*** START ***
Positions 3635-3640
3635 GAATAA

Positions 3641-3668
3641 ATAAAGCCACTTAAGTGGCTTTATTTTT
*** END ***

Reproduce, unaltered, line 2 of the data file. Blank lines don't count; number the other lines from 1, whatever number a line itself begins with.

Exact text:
3635 GAATAA